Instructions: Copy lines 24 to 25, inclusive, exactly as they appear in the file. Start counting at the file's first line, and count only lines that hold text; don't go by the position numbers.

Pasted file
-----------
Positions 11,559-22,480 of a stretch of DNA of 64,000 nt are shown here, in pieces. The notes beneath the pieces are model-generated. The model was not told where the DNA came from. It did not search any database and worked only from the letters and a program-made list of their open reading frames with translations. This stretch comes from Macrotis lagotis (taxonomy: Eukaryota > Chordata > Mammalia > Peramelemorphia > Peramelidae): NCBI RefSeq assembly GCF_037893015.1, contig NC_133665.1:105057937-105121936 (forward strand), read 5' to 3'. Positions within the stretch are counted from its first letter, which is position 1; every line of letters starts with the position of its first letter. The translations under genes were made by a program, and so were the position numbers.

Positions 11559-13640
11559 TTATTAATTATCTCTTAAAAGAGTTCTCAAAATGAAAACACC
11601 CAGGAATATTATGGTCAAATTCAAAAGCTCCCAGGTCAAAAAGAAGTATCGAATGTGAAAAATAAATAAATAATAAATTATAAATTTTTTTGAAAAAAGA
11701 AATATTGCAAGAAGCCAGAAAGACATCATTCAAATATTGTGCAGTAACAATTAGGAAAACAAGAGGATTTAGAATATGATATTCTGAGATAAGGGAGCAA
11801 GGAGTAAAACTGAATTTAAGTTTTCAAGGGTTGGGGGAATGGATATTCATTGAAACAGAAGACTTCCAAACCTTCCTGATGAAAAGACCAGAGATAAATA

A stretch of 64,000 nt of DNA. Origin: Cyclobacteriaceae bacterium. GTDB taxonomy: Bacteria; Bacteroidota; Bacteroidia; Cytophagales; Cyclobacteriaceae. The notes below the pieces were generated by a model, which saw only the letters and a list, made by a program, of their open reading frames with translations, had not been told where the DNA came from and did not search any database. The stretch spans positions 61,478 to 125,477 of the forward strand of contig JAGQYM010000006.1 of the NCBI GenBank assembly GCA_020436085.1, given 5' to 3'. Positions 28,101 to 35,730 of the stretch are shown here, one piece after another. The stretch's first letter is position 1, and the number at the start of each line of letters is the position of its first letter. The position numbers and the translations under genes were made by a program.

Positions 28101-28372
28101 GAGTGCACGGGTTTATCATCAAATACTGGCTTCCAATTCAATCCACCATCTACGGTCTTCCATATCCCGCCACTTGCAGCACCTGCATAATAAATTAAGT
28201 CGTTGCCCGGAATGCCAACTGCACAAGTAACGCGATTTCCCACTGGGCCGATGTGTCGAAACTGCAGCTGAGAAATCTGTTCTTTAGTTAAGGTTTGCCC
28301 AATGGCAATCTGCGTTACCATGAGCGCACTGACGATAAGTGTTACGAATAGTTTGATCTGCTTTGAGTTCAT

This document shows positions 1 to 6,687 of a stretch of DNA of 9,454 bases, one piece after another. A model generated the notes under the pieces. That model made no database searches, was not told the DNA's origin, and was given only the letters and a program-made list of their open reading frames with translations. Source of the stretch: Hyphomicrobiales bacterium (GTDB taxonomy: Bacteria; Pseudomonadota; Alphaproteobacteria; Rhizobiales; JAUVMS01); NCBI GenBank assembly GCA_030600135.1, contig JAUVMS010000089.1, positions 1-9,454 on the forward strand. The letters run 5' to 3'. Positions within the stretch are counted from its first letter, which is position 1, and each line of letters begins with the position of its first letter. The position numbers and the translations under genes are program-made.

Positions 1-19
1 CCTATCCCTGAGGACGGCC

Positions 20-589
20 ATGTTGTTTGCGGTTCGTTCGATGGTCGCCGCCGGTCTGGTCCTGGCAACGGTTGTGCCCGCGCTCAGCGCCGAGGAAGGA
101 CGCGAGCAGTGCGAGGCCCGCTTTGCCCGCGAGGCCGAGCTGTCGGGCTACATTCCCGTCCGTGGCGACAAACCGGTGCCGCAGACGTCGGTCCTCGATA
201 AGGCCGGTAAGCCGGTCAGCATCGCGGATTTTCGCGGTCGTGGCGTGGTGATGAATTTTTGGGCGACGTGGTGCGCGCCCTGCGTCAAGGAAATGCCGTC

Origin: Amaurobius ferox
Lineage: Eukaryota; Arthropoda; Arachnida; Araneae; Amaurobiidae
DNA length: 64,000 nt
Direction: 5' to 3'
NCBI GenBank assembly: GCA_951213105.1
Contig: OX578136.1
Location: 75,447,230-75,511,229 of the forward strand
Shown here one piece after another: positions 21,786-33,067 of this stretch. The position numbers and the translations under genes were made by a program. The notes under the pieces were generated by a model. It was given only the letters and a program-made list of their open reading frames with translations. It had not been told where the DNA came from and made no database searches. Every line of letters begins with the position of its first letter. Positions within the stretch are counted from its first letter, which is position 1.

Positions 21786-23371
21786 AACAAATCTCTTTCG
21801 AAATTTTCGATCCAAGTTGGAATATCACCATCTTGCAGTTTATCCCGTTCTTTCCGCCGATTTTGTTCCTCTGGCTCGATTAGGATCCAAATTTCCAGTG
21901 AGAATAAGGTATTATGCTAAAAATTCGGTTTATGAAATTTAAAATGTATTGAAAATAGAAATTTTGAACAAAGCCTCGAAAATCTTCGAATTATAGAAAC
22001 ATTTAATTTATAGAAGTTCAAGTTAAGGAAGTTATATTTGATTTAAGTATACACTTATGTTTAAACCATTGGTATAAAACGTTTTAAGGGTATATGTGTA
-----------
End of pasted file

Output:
Contig: OX578136.1
Location: 75,447,230-75,511,229 of the forward strand